3. The background to the Lloyd's litigation in general is too well known to require extensive recital. In brief, Lloyd's implemented a Reconstruction and Renewal Plan in 1996 which involved the compulsory reinsurance of all Names for the 1992 underwriting year and prior year's underwriting liabilities by Equitas Reinsurance Limited in return for a premium payable by each name. By clause 13 of the Completion Agreement, dated 3 September 1996, the debt owed by the Defendants to Equitas was assigned to Lloyd's. Notice of the assignment was formally given to the Defendants by pro forma letter dated 24 February 1997. On 3 September 1996 the Reinsurance and Run-Off Contract was entered into between Equitas and the Names. Pursuant to clause 5.1(b) of the Reinsurance Contract, the Names, including the Defendants became liable for the premium which was payable to Equitas on 4 September 1996, although interest did not accrue until 30 September 1996. At the same time Names were offered a settlement under the terms of a Settlement Agreement. Accepting Names became obliged to pay on 30 September 1996, and interest accrued as from that date.
4. The validity and effectiveness of the Reconstruction and Renewal Plan and its related contracts has been the source of much litigation. The background to the present litigation is conveniently set out in Mr Foxton's skeleton argument and I incorporate it, with a few minor changes, as it is accurate.
5. The writs against Dr and Mrs Levy claiming payment of outstanding Equitas premiums were issued on 24 March 1997. Service was acknowledged on 20 May 1997 by Grower Freeman. On 16 January 1997, Epstein Grower wrote to Lloyd's solicitors, identifying the Levys amongst the list of Names for whom they acted. The Levys were also among the "funders" of the Leighs litigation who were made liable for the costs of that litigation pursuant to the order of Colman J dated 26 October 1998. Summary judgement on the claim against the Levys was not initially pursued because they filed for bankruptcy in the US on 9 February 1998 in the Northern District of California. It would potentially have been a contempt of court to proceed with court proceedings here whilst the bankruptcy was pending. In fact, the Levys' application for bankruptcy was dismissed.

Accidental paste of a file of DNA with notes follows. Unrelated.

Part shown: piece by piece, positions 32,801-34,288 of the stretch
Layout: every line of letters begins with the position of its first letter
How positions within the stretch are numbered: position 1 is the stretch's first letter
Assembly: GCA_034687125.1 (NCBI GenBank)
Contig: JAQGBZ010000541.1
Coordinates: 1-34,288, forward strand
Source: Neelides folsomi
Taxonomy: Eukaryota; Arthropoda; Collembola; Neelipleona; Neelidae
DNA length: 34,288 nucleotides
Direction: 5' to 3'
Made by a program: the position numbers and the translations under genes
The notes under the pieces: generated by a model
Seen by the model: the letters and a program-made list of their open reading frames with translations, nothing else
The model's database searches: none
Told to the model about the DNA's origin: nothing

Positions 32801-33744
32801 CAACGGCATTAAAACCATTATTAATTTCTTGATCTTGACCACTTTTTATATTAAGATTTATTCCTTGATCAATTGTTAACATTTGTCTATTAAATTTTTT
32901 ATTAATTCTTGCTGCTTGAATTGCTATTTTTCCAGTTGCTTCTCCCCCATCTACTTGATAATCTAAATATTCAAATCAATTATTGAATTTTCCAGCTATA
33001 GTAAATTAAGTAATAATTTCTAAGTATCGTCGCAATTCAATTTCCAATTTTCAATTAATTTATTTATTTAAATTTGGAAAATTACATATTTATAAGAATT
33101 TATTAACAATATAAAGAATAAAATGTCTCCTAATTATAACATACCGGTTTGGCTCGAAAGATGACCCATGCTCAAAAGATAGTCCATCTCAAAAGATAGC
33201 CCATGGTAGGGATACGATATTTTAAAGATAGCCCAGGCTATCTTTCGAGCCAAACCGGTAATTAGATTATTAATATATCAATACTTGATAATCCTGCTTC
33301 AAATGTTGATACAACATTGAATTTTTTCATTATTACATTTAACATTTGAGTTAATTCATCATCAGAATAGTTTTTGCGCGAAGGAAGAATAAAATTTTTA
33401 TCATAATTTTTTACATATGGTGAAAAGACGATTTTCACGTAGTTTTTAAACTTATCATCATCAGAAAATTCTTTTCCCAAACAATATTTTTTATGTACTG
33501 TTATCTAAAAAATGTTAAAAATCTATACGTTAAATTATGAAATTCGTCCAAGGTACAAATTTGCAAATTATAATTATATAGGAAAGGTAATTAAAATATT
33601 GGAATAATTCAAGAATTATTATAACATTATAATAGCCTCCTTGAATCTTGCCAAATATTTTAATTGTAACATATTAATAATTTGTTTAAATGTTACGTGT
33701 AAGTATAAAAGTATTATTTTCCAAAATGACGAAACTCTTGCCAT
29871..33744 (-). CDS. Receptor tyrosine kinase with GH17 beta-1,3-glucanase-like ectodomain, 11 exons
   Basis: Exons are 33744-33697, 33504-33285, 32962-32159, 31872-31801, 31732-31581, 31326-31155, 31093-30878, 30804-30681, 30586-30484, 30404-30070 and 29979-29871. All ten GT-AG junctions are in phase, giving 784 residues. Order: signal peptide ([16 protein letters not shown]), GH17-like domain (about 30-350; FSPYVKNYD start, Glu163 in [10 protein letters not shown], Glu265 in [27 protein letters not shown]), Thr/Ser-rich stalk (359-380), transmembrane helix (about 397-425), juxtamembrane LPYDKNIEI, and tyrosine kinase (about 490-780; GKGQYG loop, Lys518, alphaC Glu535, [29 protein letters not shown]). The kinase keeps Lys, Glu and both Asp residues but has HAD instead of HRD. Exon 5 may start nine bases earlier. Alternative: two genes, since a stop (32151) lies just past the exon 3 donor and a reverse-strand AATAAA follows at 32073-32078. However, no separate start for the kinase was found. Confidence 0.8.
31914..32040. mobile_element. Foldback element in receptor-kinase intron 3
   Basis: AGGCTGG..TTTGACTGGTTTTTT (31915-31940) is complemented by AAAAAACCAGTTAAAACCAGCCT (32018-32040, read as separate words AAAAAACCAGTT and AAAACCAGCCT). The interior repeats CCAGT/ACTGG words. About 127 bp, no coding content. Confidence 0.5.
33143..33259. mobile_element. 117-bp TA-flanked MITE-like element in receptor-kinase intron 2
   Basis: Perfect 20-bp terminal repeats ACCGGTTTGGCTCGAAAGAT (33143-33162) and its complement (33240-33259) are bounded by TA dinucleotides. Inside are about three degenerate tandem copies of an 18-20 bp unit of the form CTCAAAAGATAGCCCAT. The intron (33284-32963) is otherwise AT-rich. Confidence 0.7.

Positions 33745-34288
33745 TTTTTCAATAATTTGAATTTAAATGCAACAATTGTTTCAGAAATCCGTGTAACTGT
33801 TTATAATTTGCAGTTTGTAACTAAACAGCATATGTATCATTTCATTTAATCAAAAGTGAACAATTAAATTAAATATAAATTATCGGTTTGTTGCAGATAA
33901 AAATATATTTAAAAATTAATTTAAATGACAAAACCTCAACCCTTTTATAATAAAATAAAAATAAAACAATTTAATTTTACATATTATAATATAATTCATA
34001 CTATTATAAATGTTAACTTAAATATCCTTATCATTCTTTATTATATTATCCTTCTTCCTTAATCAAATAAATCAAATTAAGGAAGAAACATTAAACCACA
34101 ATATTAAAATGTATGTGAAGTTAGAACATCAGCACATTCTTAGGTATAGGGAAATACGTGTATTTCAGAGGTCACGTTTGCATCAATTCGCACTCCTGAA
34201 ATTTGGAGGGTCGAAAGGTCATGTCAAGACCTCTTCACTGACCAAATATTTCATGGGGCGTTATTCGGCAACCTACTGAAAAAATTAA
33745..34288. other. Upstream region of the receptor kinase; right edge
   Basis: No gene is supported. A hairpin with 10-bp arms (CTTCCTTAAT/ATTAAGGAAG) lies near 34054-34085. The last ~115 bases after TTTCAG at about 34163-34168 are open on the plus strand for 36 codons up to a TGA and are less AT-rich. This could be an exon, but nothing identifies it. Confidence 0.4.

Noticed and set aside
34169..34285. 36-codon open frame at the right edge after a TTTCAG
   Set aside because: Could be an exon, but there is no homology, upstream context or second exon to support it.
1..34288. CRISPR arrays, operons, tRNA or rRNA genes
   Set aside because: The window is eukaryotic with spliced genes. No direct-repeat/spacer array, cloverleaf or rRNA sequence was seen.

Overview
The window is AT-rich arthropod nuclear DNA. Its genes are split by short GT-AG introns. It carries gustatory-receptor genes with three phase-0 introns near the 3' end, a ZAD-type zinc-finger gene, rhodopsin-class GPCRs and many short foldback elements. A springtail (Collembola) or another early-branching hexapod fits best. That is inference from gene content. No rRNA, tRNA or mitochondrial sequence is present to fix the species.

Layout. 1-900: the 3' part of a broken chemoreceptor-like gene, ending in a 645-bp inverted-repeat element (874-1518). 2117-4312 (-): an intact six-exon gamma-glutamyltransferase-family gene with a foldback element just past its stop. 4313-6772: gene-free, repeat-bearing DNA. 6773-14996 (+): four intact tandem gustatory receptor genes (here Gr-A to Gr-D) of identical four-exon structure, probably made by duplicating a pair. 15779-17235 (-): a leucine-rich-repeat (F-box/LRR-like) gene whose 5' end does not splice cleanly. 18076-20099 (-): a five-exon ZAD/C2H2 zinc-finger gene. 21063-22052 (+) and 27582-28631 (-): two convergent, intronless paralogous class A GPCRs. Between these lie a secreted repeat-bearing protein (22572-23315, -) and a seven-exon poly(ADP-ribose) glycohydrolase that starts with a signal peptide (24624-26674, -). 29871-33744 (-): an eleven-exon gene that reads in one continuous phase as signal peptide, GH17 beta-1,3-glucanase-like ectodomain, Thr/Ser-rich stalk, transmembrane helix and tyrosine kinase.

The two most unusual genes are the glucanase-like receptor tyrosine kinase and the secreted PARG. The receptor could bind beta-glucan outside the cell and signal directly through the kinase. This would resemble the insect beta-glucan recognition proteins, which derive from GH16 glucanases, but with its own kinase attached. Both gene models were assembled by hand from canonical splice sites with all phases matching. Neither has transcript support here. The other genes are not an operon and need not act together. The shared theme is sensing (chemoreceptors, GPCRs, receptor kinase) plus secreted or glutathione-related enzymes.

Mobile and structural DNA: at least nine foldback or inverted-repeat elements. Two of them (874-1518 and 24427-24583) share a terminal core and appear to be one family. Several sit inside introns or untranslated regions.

6. Dr and Mrs Levy also participated in the Jaffray action. Again, they were, initially, represented by Grower Freeman, until More Fisher Brown became the solicitors on the record. The Levys were joined to this action as at 5 January 2000 pursuant to paragraph 1 and Schedule 3 of the Order of Cresswell J dated 14 January and stamped on 21 January 2000. Although the writ against the Levys had been served by this time, they were listed in the case as "original claimants" rather than "counterclaimants" (perhaps as a result of an oversight). The Levys participated in the Jaffray proceedings throughout.
7. In the run-up to the trial of that action, at the Court's request, Lloyd's voluntarily undertook not to pursue proceedings against Names who were parties to the Jaffray action. This stay was voluntarily continued to the final disposition of the appeal against Mr. Justice Cresswell's judgment. The Court of Appeal handed down judgment on 26 July 2002, and Lloyd's voluntary stay came to an end at the hearing refusing permission to appeal to the House of Lords on 28 October 2002.
8. At this point, the Levys:
(1) made an application for permission to amend their claim in the Jaffray action (made on their behalf by MFB) to plead a claim in negligent misrepresentation in reliance on the Human Rights Act 1998. This application was made on 25 October 2002, and became known as the Laws application;
(2) served Defences and Part 20 Claims in their Equitas Premium proceedings (served by Grower Freeman) relying by way of counterclaim on the proposed claim of negligent misrepresentation for which permission was being sought in the Jaffray claim: the Defences and Part 20 Claims were served on 14 November 2002.
9. In these circumstances, it was eventually agreed that the applications for summary judgment which Lloyd's had issued against the Levys should be heard after the application for permission to amend had been heard and determined in the Laws application (L2/28/8). The Levys, again represented by MFB, were parties to the Laws litigation. Their applications for permission to amend were refused by Cooke J in his judgment of 17 April 2003 (Society of Lloyd's v. Laws and others  EWHC 873 (Comm)), and their applications for permission to appeal were refused by the Court of Appeal by judgment dated 19 December, 2003 (Laws and others v. Society of Lloyd's  EWCA 1887).
10. After Cooke J. had refused the application for permission to amend in Laws, the Levys instructed a new solicitor, Mr. Barnett. On 28 November 2003, he provided Lloyd's with a new draft Amended Points of Defence and Counterclaim (to which Lloyd's did not consent) which sought to attack the vires or validity of the steps by which the Levys had become parties to the Equitas Contract, and which challenged the entitlement of Lloyd's to rely on the assignment of the Equitas Premium debt by Equitas to Lloyd's, the Stamp Act point. In addition, various challenges were made to the quantum of Lloyd's claim. This draft has been superseded by a further draft provided to Lloyd's on 8 June 2004 which forms the basis of the application for permission to amend.